So Far, So Good in Ashland
The Oregon Town's "Best" Rating Hasn't Changed it Yet
By Eric Wills | Online Only | November/December 2008
Category: Best-Rated Destinations
If you are a diligent reader of those best-of lists published by glossy magazines—Best Small Towns, Best Places to Retire—chances are you've heard of Ashland, Ore. Just a short drive from California's northern boundary—about 300 miles from Sacramento—Ashland started to garner acclaim in the late 1990s.
And now National Geographic Traveler has named Ashland one of its highest-ranked historic destinations, with only two American cities earning higher scores: Columbus, Ind., and Charleston, S.C. "One of America's most delightful small towns," raved one survey panelist about Ashland. "An example of how tourism can work in historic venues."
Ashland was settled in the early 1850s and thrived as a lumber mill town and railroad trade center. Today, the largest draw for the town, population just over 21,000, remains the annual Oregon Shakespeare Festival, founded in 1935 and attended most famously by Vladimir Nabokov in the 1950s as he worked on Lolita. Ashland's other draw? Its charming architecture and wonderful array of boutique-type shops and restaurants, which attract both tourists and permanent residents. Both the downtown area and many neighborhoods, dotted with Queen Anne and Italianate architecture dating to the late 1800s and early 1900s, have been remarkably well preserved and are made for walking.
"Visitors come for Shakespeare, but they come back for the charm of the community," says George Kramer, a preservation consultant who's currently running for mayor. "Folks who live here many years know all their neighbors. I think we are a small enough town that you still have that kind of closeness. But we also have big city amenities."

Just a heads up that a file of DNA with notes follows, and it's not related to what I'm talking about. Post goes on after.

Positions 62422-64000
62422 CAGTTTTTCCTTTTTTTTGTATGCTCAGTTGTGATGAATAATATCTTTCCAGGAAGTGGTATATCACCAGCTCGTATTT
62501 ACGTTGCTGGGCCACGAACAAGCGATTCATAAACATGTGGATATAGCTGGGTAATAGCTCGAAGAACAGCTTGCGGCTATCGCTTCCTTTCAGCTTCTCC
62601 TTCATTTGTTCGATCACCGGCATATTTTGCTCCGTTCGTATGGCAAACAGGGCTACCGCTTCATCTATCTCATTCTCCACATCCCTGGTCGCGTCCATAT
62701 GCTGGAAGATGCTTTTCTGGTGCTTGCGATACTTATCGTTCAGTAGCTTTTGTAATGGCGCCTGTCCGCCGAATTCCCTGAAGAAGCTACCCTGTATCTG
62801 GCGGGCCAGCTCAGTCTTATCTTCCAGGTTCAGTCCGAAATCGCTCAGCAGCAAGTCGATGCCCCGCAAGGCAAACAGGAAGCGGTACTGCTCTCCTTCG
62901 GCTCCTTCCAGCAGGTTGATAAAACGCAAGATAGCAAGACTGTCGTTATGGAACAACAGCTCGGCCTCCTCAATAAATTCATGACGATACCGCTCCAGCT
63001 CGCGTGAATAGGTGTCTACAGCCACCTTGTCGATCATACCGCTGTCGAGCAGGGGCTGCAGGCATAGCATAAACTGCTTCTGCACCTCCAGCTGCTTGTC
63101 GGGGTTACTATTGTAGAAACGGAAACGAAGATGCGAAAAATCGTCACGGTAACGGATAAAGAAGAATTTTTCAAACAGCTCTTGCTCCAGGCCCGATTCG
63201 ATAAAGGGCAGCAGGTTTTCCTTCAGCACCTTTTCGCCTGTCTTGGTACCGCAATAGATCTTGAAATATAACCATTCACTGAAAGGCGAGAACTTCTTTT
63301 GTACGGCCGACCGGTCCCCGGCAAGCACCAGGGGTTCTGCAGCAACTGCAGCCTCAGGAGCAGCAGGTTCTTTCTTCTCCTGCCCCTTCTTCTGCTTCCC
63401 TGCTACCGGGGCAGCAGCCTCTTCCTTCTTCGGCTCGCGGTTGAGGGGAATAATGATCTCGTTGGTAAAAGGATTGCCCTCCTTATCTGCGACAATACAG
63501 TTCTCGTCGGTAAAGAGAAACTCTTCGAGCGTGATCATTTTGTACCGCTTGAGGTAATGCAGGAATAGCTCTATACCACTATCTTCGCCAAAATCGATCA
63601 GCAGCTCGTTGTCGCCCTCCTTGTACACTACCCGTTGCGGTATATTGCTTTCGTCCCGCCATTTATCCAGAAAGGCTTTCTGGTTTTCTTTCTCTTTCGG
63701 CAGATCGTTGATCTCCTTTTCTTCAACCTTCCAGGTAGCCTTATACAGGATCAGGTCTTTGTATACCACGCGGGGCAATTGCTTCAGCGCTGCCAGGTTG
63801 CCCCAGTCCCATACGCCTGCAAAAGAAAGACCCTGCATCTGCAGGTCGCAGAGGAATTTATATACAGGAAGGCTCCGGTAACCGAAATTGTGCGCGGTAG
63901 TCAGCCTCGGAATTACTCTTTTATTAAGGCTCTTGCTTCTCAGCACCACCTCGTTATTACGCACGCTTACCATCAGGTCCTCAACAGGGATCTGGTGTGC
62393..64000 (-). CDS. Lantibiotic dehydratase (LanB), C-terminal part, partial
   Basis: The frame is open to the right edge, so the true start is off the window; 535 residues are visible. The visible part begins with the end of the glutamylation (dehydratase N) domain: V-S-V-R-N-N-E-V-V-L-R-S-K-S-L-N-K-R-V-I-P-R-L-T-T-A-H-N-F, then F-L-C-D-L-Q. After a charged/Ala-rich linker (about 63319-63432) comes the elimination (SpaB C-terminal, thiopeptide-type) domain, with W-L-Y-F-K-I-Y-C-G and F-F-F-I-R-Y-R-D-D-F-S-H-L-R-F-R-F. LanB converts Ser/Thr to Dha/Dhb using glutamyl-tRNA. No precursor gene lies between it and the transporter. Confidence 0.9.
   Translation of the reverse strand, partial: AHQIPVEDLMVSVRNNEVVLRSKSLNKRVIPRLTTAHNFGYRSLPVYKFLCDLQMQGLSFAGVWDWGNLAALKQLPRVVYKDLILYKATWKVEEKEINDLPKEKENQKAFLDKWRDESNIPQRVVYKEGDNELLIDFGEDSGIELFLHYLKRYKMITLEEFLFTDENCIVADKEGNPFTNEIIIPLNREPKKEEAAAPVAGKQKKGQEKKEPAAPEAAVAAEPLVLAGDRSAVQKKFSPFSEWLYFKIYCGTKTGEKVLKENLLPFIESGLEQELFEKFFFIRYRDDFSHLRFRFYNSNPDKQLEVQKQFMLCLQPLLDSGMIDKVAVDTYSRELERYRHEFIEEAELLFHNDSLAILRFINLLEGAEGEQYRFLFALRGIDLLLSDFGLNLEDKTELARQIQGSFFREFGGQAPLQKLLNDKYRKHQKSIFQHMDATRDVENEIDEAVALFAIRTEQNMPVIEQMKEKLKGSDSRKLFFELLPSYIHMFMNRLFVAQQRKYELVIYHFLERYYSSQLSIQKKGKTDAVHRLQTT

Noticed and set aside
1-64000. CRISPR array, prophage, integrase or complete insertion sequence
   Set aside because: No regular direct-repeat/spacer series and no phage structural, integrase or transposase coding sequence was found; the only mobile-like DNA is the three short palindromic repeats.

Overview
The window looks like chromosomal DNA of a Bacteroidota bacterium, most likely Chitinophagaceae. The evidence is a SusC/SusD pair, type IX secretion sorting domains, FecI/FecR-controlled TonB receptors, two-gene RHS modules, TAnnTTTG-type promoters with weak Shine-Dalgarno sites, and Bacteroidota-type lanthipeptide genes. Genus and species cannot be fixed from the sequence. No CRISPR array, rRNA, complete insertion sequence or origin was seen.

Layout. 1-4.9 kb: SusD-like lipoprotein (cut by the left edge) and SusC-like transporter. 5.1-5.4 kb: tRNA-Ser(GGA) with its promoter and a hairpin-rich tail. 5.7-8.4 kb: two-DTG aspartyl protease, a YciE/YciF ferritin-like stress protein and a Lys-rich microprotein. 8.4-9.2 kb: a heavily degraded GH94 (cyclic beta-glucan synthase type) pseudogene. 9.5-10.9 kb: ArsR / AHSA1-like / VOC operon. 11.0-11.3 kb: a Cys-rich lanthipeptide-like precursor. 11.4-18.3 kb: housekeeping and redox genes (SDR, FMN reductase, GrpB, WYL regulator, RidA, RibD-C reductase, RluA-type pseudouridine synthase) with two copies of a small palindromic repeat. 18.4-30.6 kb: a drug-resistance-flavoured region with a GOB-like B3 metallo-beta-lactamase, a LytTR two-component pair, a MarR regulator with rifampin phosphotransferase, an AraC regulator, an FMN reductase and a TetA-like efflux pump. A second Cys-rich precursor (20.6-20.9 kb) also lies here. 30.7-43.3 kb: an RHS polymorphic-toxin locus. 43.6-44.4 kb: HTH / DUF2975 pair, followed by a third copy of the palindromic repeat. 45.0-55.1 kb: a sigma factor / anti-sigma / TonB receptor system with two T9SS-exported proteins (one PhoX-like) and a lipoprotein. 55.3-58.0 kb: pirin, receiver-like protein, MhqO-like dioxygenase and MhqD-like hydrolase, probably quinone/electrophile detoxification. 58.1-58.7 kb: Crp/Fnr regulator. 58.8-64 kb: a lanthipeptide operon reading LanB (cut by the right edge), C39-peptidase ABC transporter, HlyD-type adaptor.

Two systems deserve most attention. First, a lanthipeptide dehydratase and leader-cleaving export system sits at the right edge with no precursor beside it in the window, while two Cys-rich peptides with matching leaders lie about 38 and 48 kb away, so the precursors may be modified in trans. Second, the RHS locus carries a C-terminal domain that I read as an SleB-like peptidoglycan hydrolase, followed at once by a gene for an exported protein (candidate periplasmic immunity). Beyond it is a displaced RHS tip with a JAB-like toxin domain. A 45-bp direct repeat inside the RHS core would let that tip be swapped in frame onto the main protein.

For all of Ashland's success in preserving its character in the midst of a tourist boom, challenges remain. Because of skyrocketing real estate prices, historic houses built on large lots have faced the threat of demolition, the land ripe for redevelopment for larger houses. And with skyrocketing property values, families and businesses in downtown—a National Register Historic District—have struggled to make ends meet. If fewer people live downtown and it becomes a haven for tourists only, what will that do to Ashland's character?
"It's an ongoing discussion," says John Fields, owner of Golden-Fields Construction, who renovated some of the houses vacated by mill workers when he first moved to town. "When do we start to lose our character and unique qualities? What makes Ashland such a special physical setting?" Fields says the planning process in Ashland needs to improve, with smart-growth principles helping guide the town's development.
Kramer puts Ashland's boom in perspective. "We're still hanging at top of a parabolic arch. We haven't fallen or continued to rise. We're hovering here." The challenge? "Figuring out how to keep this place as wonderful as it is today."
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